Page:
The short answer
South Africa's High Commission in Nigeria is over-burdened. You many have to engage the services of a lawyer.
The whole question
On 24 July 2019, my fiancé applied for a visiting visa in Nigeria so that we could hold our lobola ceremony and get married. Four months have passed, and we have heard nothing about his visa application. This is causing me frustrations and depression. Please what can we do?
The long answer
Thank you for your email asking what you can do about the fact that your fiancé is still waiting for the visitor’s visa he applied for in July this year.
VHS Global, the company that handles visa applications for the Department of Home Affairs, says that the processing time for visas by the South African High Commission in Nigeria is 8 weeks, but adds that each application is assessed individually and it can take longer than 8 weeks.
Since Home Affairs specifically says on its website that one of the grounds for granting a visitor’s visa is for a “fiancée/fiancé to join his or her partner with the intention of marrying within 90 days”, it is not clear why your fiance’s application should take so long to process.
But from a report by the Auditor General of South Africa (AGSA) in December 2018, it seems that the foreign missions in Nigeria, India, the DRC, Angola and Mauritius were all “experiencing challenges”. This, the AGSA said, was because of “the high number of applications, fraudulent documents and a lack of capacity to process the visas.”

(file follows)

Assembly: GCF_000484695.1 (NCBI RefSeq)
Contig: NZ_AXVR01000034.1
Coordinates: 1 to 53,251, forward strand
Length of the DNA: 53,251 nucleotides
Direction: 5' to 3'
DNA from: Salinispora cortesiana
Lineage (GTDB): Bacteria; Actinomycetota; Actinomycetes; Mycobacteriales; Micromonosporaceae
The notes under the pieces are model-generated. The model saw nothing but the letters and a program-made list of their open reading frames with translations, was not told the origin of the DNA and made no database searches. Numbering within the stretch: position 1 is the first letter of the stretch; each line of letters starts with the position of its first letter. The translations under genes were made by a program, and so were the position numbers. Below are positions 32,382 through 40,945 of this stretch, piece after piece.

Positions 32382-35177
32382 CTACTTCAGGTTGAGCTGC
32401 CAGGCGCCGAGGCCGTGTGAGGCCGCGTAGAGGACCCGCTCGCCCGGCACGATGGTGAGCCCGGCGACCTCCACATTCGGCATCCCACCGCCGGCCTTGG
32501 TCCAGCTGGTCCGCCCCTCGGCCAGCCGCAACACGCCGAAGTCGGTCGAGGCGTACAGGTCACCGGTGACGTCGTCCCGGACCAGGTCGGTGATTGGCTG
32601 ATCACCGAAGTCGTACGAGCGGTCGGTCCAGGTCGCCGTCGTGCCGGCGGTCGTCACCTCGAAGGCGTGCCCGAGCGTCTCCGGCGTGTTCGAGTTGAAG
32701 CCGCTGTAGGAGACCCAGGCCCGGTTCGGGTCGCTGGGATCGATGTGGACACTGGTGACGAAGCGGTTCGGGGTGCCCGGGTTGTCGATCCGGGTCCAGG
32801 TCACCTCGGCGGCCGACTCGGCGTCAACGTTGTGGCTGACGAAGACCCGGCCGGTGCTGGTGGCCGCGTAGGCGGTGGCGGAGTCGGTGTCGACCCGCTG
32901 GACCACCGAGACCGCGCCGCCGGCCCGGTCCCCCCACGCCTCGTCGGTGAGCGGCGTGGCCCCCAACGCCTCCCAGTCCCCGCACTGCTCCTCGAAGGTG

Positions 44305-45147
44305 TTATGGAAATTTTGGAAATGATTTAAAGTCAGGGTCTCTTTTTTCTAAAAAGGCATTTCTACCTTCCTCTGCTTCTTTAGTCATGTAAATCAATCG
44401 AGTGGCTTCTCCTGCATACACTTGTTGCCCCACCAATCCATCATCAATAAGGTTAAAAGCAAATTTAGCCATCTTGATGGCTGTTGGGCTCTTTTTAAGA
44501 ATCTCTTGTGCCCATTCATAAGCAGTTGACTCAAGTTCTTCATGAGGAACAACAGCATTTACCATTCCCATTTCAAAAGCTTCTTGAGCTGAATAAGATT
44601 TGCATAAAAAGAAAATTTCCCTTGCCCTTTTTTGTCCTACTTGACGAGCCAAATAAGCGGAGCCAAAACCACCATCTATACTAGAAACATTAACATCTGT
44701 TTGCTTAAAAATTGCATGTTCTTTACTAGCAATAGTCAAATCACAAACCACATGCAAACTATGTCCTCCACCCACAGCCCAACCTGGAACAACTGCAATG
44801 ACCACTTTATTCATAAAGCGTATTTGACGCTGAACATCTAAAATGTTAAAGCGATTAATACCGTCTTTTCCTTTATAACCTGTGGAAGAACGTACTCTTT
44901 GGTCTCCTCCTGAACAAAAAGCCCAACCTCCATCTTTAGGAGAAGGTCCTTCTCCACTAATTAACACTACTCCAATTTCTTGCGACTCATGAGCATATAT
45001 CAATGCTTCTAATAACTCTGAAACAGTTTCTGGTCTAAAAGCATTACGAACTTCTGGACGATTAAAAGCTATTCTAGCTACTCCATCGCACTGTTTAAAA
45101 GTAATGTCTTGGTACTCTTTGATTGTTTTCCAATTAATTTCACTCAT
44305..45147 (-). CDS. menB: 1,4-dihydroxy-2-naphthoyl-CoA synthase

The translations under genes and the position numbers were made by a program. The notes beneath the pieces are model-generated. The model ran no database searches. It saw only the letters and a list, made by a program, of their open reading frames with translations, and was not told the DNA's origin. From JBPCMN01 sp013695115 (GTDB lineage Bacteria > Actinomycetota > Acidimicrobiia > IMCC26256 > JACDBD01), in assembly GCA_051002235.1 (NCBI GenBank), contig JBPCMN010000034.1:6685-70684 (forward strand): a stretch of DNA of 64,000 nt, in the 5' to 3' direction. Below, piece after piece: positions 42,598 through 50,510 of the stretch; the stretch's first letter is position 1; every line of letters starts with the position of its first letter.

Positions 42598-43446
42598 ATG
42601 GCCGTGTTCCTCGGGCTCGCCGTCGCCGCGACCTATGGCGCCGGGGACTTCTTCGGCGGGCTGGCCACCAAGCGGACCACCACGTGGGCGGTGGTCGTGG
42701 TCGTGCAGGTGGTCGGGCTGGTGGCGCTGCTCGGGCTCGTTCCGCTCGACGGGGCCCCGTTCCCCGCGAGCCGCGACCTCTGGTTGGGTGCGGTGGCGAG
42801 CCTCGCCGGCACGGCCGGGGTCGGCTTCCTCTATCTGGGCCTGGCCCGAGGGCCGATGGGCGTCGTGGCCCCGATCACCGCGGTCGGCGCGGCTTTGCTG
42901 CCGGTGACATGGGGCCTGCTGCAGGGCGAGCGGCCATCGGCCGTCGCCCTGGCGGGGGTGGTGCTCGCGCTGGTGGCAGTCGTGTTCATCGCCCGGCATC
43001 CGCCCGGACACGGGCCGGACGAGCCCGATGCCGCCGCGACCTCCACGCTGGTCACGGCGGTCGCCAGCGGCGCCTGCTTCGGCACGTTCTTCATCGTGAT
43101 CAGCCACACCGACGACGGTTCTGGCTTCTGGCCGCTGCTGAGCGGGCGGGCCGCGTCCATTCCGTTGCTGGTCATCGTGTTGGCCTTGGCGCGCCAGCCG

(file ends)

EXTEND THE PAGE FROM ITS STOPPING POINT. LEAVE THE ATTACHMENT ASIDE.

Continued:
The report went on to note that “many applications were being stored in toilets, passages and warehouses.”
So it looks as though the High Commission in Nigeria may have the same lack of capacity that Home Affairs has here in South Africa. Many, many people are experiencing the same frustrations as you are in dealing with Home Affairs. It seems incapable of doing its job.
Perhaps the most effective way to put pressure on the officials to issue the visa is to engage lawyers who have experience in dealing with Home Affairs. This is of course expensive, unless you can find lawyers who will do it “pro bono” or free, in the public interest. For example, there is an NGO called PROBONO.ORG that works with private lawyers to provide legal services to people who can’t afford to pay lawyers’ fees.
You could contact them at Info@probono.org.za to ask if they can assist you, or can direct you to experienced lawyers in your area.
Answered on Nov. 27, 2019, 11:44 a.m.